Fired For Accident And Not Sure What To Do.

Topic 24228 | Page 9

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's Comment
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Rainy, he probably would attempt to blame the company, because they FORCED him to take a local job with an hour commute each way.


No, it was strongly emphasized that it was my choice. I just didn't expect the daily work hours to increase from 12 to 16 plus commute, but it's still my fault for not speaking up.

's Comment
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Ian, we realize this trucking career is one tough nut to cut. We work real hard at teaching people how it works. We had no personal animosity toward you, but we couldn't let your statements stand. They would mislead anyone who reads them in the future.

You gave us an excellent opportunity for teaching some of the harsh realities of this career. You said this...


Some people have told me that I overanalyze things and that making quick decisions is not one of my strengths.


If there's one thing truck drivers need to be able to do regularly it's be decisive and quick on their feet. Our whole career is one dynamic element of chance and change. It's an extraordinary job that requires a lot from those at the wheel. It's common for people to blame their company when things go badly for them, but it is very seldom a true version of the facts.

We all wish you the best in your endeavors, but we just couldn't sit idly by and let you slander the career we've all excelled at. It's a complicated business, and it takes a lot of responsibility to pull it off. Nobody knows that better than the men and women who have done it well consistently.

Thank you. I hope people who find this thread in the future take the time to read the whole thing so they don't get any wrong impressions.


Hours Of Service

HOS refers to the logbook hours of service regulations.
Susan D. 's Comment
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Ian, most local jobs are extremely demanding and even longer hours than an OTR job. We get that, which is why we advise new drivers to not go local for at least a year. There's no way I'd ever want a local job, personally. I enjoy my time off too much. For most local jobs, your 10 hour break includes any commute time, and you barely have time to eat, shower, and sleep in your own bed.

Many people simply aren't well suited to this LIFESTYLE. This is certainly more than just a typical job. There's no crime in that. It's not for everyone, same as most other kinds of jobs.


Over The Road

OTR driving normally means you'll be hauling freight to various customers throughout your company's hauling region. It often entails being gone from home for two to three weeks at a time.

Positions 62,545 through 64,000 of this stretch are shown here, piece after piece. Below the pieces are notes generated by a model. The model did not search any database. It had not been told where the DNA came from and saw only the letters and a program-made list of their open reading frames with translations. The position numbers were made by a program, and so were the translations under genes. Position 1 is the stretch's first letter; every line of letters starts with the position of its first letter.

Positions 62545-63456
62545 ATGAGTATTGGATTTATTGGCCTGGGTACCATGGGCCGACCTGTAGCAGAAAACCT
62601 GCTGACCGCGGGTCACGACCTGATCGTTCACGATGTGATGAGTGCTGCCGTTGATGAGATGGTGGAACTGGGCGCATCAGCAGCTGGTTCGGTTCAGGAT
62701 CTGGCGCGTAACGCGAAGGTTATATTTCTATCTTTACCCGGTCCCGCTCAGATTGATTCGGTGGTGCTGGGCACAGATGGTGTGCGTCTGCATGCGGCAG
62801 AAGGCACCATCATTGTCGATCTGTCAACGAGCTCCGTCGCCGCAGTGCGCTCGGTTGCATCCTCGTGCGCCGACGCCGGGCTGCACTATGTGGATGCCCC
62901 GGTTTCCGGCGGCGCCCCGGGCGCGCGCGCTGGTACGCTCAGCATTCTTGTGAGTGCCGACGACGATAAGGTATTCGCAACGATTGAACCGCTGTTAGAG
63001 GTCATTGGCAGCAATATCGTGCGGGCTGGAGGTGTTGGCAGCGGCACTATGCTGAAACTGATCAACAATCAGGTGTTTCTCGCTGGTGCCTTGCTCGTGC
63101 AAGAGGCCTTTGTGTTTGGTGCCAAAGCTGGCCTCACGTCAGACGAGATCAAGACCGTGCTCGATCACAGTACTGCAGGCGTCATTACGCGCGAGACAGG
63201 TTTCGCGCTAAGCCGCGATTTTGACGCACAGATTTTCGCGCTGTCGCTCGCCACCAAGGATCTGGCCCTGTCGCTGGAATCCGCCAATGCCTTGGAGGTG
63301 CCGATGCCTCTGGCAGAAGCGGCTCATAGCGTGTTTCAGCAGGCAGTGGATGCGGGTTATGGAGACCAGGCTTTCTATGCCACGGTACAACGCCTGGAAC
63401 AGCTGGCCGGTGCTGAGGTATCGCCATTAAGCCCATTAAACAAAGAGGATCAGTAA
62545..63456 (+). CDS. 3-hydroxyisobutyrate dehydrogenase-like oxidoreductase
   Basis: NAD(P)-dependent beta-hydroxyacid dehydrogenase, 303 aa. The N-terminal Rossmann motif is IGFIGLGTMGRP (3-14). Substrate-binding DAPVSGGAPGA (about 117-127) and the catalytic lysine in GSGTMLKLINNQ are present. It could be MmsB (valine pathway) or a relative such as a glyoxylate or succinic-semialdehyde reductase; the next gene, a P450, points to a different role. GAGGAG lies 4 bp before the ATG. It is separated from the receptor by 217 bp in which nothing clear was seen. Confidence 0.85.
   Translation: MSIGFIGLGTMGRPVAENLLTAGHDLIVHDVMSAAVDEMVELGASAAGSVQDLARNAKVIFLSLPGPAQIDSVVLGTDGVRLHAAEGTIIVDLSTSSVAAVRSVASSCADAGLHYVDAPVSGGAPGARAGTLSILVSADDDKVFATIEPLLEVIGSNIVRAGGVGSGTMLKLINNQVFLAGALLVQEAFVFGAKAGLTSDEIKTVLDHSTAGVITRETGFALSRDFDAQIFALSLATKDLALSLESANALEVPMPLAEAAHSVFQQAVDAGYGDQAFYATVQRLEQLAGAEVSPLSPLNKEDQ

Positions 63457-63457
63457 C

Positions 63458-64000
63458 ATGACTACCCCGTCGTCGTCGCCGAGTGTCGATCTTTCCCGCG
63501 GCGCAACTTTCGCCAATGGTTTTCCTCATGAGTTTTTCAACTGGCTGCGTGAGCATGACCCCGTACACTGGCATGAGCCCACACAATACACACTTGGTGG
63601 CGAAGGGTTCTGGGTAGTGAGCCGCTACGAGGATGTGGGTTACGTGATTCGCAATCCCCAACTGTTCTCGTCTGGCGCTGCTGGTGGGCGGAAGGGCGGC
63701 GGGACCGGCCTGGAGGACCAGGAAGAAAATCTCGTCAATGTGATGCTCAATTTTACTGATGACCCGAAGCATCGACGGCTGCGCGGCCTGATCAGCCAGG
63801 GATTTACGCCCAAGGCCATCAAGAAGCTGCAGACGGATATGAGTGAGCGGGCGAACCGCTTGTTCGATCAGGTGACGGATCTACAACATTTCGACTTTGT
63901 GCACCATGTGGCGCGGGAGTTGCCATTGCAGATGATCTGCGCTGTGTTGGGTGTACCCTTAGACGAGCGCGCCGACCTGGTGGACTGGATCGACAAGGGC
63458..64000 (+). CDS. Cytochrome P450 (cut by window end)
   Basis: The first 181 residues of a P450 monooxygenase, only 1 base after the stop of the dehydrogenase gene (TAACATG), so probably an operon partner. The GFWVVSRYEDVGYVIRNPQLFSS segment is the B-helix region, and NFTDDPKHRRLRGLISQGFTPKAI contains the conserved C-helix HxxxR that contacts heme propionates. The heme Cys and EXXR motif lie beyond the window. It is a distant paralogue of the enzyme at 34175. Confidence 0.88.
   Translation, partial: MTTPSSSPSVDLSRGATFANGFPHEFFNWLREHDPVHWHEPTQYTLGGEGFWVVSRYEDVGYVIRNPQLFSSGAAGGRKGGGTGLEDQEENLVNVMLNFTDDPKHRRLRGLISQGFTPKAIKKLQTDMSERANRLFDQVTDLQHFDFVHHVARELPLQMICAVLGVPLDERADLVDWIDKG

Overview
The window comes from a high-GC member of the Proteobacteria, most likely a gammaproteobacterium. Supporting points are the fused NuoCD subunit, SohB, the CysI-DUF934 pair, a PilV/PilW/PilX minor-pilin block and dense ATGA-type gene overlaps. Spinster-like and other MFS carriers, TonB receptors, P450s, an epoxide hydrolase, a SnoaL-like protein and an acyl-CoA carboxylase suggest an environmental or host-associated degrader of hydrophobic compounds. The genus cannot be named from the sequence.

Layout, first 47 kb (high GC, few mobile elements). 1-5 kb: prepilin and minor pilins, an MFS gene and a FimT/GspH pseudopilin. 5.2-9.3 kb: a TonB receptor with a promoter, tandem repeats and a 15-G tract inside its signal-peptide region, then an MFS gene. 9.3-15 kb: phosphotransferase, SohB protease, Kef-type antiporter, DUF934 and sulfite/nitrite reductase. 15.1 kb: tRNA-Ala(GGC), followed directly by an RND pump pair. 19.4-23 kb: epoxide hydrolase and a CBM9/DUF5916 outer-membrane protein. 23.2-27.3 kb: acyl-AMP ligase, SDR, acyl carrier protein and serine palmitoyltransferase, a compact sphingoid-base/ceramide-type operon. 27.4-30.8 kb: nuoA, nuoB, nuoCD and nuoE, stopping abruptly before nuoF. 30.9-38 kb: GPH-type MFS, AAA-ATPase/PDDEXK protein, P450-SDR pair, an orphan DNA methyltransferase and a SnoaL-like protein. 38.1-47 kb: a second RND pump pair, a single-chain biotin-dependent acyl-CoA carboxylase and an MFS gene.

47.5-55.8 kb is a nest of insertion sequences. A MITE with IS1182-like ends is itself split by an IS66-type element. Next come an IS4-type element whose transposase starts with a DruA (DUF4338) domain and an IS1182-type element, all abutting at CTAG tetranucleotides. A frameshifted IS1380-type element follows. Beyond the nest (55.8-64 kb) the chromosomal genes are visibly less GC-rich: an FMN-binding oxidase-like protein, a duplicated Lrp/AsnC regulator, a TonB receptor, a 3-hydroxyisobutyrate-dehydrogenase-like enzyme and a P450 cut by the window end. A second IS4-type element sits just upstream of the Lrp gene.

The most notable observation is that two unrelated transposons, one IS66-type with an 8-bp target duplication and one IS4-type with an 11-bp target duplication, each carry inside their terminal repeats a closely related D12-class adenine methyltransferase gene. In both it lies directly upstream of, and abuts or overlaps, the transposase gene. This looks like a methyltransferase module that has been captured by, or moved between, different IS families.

Turtle's Comment
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Bravo Ian.

For bringing up a subject that allowed us a teaching moment.

For engaging in a sometimes heated yet civil argument/debate.

For keeping your cool throughout.

For sticking around and not bailing when everyone was obviously against your ideas. You saw it through, and that's commendable in my book.

And obviously for remaining open-minded enough to accept opposing views, and see the fault in your own.

We're only interested in helping others here. To that end, we call it as we see it.

We certainly wish you the best of luck in all your future endeavors. There's no need for you to leave though. Your experience may somehow allow you to help others here. Therein lies the beauty of this forum. That's just how we roll.

Errol V.'s Comment
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Brett, as usual, you are spot on. Now, where is that popcorn emoji?


This emoji is in Trucking Truth's picture bank.


Maybe Brett can add it to the Smiley library.

Errol V.'s Comment
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Re-posting the source url: 61275/0837547001512786620.jpg

Getting out popcorn isn't really a good idea, but sometimes it must be done.

Grumpy Old Man's Comment
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Todd 3.0 just looked up in the sky...wondering;... “where is Rainy?”


True enough, only he would go on to say....

" All Rainys shouldn't be subjected to the crappy broom. They should have color-coordinated dirt devils with WiFi and folded down sheets. Do you think their sheets are 600 thread count? I had 600 thread count sheets when I honorably served in the military 7 years ago. I know because I drove my 10 axle 5ton thingamajig down to the depot to pick them up on the weekends. I like to eat peanut butter on the weekends. Do you like peanut butter? All companies should provide peanut butter. If they're not, they're doing it wrong!"

I am literally sitting in my hotel room, laughing out loud at this. Thanks for the laugh after a 4hour drive, and 4 more hours of parking practice, in the dark. Parking when you can't see the parking space is frustrating

Bobcat_Bob's Comment